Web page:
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Old 11-20-2012, 07:47 AM   #21
Keith Larman
Dojo: AIA, Los Angeles, CA
Location: California
Join Date: Apr 2005
Posts: 1,604
Re: Internal vs External -- The Discussion?

FWIW I think there is a lot projected on these discussions by some of the readers as well. The same happens in all areas where there are those who are, well, fanatically attached to what they do. If you're interested enough to be doing something for decades and posting in a place like this, you probably have some strong ideas about what you're doing.

So you see someone extolling the virtues of ________________ nonstop and in damned near every thread that can be even remotely connected to that topic. A sign of their level of interest for sure. And yeah, some can be pretty tenacious about it. And it can be frustrating seeing your version of ______________ called in to question and it is natural to disagree, debate, whatever. The problem, I think, is that it becomes personal. We see it as an attack on us, our motivations, our integrity even. I think the whole question asked elsewhere about "fearing power" is a not-subtle example of that.

In the end there are some interesting questions here. But given that Aikido is so many things to so many people today I see nothing wrong with those who are perfectly content with what they're doing now with how it evolved today in their particular case. And the enthusiasts need to back away a bit on those things. But that said, I think work being done by guys like Chris Li, for instance, where some of the translations of O-sensei are being reexamined to see if there is a different context within which to understand his words is quite valuable indeed. We can have the "academic" discussion separate from the "value of my training" discussion.

Part of the problem here, IMHO, is that some react to most any disagreement on the academic side as being naturally a challenge to what they are doing today, as if it is inauthentic, "unreal", or without value.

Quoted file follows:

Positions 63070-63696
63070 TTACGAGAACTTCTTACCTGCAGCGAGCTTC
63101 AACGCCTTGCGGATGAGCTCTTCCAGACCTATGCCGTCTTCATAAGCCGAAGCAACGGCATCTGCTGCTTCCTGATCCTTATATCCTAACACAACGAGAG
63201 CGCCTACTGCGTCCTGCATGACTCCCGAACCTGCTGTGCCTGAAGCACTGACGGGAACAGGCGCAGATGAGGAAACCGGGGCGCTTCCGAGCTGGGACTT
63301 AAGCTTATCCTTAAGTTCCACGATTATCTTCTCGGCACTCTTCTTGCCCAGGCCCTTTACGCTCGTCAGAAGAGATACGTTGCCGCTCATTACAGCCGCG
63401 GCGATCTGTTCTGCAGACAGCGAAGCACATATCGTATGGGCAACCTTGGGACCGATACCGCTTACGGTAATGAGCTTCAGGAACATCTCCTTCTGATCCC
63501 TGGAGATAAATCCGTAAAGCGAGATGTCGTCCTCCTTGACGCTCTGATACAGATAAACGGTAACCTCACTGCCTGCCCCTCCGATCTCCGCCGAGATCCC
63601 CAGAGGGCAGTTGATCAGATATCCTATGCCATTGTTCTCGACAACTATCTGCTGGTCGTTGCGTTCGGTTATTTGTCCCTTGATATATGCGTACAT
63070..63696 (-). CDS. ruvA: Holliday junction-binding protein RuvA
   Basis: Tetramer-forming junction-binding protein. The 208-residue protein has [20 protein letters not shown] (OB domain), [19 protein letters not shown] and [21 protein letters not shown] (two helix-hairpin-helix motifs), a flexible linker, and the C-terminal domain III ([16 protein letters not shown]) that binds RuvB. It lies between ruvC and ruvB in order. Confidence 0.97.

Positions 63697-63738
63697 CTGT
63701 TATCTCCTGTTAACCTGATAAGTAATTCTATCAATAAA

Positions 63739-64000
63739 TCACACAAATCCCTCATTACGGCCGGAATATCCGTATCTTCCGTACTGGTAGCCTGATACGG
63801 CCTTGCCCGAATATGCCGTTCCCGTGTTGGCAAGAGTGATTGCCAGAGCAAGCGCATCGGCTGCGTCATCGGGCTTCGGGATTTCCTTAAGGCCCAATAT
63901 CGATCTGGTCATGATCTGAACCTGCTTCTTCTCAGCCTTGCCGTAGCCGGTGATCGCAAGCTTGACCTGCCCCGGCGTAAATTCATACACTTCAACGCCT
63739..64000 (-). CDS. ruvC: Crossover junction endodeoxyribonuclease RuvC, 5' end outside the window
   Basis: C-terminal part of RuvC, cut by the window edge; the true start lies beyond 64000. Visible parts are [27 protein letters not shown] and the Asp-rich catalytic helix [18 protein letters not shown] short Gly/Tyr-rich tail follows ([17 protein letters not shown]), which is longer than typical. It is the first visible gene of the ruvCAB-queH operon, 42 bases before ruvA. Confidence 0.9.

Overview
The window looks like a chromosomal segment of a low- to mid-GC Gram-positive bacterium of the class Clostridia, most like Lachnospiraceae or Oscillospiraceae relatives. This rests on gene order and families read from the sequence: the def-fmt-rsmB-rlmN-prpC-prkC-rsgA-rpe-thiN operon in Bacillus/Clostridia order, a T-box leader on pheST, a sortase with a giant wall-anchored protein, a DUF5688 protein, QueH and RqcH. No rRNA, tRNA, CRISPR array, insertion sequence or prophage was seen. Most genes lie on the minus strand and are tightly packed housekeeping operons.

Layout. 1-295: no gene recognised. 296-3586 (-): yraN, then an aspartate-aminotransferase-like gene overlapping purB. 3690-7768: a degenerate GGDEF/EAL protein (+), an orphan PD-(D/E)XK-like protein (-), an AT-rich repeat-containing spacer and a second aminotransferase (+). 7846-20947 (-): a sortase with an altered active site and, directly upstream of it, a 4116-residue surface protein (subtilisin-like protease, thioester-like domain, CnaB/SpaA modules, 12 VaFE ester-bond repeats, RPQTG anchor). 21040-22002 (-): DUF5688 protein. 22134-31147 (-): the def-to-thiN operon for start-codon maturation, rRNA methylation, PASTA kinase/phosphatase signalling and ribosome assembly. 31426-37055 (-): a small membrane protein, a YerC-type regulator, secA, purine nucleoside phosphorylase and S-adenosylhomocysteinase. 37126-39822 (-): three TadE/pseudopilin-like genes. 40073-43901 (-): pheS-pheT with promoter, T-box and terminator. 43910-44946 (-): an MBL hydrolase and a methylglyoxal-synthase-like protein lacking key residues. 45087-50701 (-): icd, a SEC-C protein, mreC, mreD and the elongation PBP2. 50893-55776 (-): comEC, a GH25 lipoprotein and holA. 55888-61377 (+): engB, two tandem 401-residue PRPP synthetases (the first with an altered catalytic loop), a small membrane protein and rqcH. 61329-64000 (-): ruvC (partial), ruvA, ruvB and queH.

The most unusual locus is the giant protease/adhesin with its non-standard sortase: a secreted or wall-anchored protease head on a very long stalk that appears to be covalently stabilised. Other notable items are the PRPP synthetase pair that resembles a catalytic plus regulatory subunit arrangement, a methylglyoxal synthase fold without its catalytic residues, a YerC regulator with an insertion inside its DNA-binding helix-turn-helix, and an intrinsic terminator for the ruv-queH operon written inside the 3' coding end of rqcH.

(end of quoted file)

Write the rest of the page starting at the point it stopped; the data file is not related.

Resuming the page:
The reality, however, is that over time history tends to either "stabilize" in to the story long told *or* in the case of there being sufficient source material sometimes new scholarship brings new things to light. So I read Dr. Goldsbury's articles with relish and reread them again. Then I go over to Chris Li's site and read his thoughts and translations. Keep in mind things like this tend to have a subversive power over time and can be threatening even if it shouldn't be. In the long run, especially when there are extensive records, the truth tends to find a way to come out. It doesn't mean that what one sensei said 20 years ago isn't useful, it just means that maybe it was the best they had at the time. The next question then is to ask whether what you're doing today which may not be exactly what the founder intended is valuable *on its own*. And I think there is potentially a lot to value on its own out there. O-sensei wasn't the only one doing good stuff. It just might not be the same good stuff.

So enjoy the diversity and realize that not everyone does the same things. But then be honest with yourself about what you're doing and why. And then read posts by others generously applying the "consider the source" filter in your mind. It makes my reading here often vastly easier when I do that myself (not always successfully, however, I will admit).

Ramble over...

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